Warming-Up for Women’s History Month: A Guide by Bill O’Reilly

Fox News Channel has a history of unethical behaviour and the reputation of promoting the conservative political position, leading to the tendency of biased reporting. Just last month Bill O’Reilly, a political commentator, managed to offend whole generations of women in his program “The O’Reilly Factor” in a mater of minutes.

Bill O'Reilly with Kristen Powers and Kate Obenshain

Bill O’Reilly with Kristen Powers and Kate Obenshain

Posing the question whether or not there may be downsides to having a women president, is one of the many cases of ethical malpractice Fox News and O’Reilly have been accused of.

Gender discrimination, either in print or broadcasting journalism, is a strict violation of the code of ethics provided by National Union of Journalists (NUJ). Code 9 states that no material shall be produced which will likely lead to hatred or discrimination on the grounds of gender. O’Reilly stereotypes women as a sensitive being and works with prejudice, hinting that woman are inferior beings (“They think that women are like sub-species”).

Journalistic profession and their regulations depend from one country to another.  According to Ofcom, the communications regulator for media broadcasting providing ethical rules for the UK, Bill O’Reilly committed several offences. Section Five, concerning impartiality and accuracy and undue prominence of views and opinions in the broadcasting media, will serve as the basis of the argument that O’Reilly violated this section. Journalism is there to serve the public, giving them the information needed in order to make a rational decision (Frost, 2010*). O’Reilly’s interview is based on allegations and blinded prejudice, whose aim is to discredit potential female presidential candidates, such as Hillary Clinton. Through his misleading and distorted interpretation of the issue, disguising his impartial motives, he gives them off as actual facts (“There haven’t been that many strong women leaders throughout history.”). How is the audience supposed to make sense of reality? The way O’Reilly questions the interviewees, stirs the conversation to his views (“Let’s keep [the conversation] on women.”), in order to get the answer he strives for.  By using hypothetical examples and by promoting them as accurate (“Cause I know that this is going to happen.”), contributes to the on-going impartiality, inaccuracy and, in this case, gender discrimination. Inviting two women, representing the voices of two different political parties and the thoughts and concerns of women, is supposed to give the notion of objectivity. By never letting them come to word, belittling and twisting their words, it rather creates an imbalance of views and also misinterpretation. O’Reilly evokes prejudice to his audience, with no academic and balanced arguments. He is an opinion-maker, rather than a journalist whose first principle is to provide society with information needed in order to be free and self-governing.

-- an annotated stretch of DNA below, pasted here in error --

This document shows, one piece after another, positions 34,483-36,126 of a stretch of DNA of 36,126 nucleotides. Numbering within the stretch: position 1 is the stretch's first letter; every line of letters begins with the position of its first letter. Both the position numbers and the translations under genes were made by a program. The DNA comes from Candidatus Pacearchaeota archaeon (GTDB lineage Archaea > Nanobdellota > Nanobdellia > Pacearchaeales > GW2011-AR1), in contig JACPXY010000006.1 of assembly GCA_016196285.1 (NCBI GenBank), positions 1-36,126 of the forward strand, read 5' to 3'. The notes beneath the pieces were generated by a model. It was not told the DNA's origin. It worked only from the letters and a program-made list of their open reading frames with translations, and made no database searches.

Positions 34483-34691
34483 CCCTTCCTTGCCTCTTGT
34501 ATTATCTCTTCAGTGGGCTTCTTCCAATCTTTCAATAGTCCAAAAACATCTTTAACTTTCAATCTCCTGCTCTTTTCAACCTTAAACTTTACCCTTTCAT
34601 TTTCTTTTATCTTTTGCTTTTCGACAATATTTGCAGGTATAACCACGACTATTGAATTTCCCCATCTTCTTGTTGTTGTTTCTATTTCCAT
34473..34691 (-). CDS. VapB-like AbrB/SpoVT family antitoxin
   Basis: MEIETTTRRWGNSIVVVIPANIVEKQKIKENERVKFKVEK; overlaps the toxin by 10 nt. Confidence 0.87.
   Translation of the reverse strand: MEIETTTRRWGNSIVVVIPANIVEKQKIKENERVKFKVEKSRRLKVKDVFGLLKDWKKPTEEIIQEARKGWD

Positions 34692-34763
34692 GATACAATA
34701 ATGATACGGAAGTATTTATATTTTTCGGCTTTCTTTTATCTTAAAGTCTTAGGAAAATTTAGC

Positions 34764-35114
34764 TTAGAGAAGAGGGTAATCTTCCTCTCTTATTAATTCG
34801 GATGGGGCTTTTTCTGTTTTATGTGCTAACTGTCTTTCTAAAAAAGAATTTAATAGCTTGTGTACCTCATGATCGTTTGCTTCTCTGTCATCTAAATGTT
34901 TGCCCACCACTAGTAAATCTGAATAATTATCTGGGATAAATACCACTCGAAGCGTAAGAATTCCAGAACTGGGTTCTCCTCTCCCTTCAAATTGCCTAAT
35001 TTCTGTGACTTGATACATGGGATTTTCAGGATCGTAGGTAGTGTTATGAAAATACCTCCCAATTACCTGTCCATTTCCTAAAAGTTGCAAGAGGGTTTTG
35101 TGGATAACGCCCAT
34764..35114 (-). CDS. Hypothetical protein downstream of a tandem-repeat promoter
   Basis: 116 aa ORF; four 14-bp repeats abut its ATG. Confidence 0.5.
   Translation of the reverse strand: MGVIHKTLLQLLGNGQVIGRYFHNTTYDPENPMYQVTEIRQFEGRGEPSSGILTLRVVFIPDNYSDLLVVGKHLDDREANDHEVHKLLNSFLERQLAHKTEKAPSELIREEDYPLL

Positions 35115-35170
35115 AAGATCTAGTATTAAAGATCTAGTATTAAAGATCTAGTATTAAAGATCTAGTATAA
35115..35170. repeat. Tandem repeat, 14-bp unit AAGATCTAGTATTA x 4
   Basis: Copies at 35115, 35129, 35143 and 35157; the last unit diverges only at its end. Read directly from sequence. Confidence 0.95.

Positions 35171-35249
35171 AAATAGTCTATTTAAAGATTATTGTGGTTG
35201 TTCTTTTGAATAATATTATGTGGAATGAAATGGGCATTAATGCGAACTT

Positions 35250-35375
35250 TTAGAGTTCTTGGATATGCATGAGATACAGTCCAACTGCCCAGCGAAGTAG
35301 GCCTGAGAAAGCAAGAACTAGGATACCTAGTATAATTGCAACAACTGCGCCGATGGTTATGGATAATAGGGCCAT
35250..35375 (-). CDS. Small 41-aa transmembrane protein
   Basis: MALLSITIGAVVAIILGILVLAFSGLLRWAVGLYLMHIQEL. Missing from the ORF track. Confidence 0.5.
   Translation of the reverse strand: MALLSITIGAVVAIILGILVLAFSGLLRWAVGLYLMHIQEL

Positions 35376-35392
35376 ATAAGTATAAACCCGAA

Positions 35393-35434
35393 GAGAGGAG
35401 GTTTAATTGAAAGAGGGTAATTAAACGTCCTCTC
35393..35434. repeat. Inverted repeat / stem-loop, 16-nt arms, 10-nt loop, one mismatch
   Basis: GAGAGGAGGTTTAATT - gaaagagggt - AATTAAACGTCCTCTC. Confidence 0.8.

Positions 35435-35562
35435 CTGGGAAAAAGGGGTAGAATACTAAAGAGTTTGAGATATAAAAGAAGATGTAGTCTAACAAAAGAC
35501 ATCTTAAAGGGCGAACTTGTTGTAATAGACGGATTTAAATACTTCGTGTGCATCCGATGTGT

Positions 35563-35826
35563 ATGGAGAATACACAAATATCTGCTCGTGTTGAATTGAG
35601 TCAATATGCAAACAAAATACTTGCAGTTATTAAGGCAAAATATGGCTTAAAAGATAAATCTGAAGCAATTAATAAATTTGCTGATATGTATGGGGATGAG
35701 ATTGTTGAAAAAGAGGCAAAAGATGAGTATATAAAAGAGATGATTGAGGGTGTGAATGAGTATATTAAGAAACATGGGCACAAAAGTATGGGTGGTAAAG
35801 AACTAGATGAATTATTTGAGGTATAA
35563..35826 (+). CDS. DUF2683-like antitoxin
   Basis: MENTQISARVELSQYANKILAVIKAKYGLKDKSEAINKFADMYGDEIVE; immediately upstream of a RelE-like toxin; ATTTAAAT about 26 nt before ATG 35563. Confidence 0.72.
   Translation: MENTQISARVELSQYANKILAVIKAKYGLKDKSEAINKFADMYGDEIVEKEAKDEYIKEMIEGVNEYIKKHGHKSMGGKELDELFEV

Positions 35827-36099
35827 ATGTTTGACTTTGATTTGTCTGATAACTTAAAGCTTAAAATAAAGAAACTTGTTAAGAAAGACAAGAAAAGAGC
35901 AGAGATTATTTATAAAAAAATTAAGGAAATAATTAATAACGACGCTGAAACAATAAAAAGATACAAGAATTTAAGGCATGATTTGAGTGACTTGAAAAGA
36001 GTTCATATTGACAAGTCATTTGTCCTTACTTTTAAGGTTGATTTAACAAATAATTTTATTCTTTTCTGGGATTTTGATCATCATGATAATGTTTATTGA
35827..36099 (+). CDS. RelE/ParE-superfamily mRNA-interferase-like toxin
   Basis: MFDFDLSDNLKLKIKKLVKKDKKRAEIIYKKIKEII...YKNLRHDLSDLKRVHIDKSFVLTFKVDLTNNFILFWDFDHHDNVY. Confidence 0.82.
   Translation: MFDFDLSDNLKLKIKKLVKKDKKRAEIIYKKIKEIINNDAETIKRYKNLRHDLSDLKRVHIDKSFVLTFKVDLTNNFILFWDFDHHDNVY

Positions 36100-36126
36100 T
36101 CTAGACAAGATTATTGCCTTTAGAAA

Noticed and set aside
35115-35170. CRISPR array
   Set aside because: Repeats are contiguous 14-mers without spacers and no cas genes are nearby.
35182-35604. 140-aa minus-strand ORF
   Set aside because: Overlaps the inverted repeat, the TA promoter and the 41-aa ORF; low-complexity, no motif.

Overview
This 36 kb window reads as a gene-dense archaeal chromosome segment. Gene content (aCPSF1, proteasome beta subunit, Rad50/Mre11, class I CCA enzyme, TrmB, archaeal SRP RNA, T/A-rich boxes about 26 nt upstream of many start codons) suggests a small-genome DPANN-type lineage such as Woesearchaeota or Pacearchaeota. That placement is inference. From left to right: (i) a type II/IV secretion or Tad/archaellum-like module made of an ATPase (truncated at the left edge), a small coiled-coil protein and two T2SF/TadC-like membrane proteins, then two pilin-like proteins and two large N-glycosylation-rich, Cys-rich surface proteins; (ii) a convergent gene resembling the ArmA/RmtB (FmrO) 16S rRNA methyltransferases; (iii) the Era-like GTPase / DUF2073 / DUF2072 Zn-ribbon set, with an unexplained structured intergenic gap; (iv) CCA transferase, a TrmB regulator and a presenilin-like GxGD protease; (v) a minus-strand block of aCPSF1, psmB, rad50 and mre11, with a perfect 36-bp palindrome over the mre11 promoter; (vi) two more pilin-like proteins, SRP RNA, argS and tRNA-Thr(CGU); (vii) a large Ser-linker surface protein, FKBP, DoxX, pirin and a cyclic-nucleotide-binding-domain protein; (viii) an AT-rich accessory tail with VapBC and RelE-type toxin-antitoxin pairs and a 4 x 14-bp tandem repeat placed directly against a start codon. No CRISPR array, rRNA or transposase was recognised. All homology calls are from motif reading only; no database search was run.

Journalistic professionalization in the UK, with help of NUJ and Ofcom, has helped palliate cases of unethical malpractice, such as discrimination of gender, to an extent. With policies and codes of conducts it furthers to help improve and promote the professional standards to foremost serve society through ethical and impartial ways. It can further establish a bigger platform for the audience to make its own judgment on the basis of the argument brought up by media, which is the first priority of journalism to begin with.

* Frost, Chris (2010). Journalism Ethics and Regulation. 3rd Edition. Harlow: Longman.

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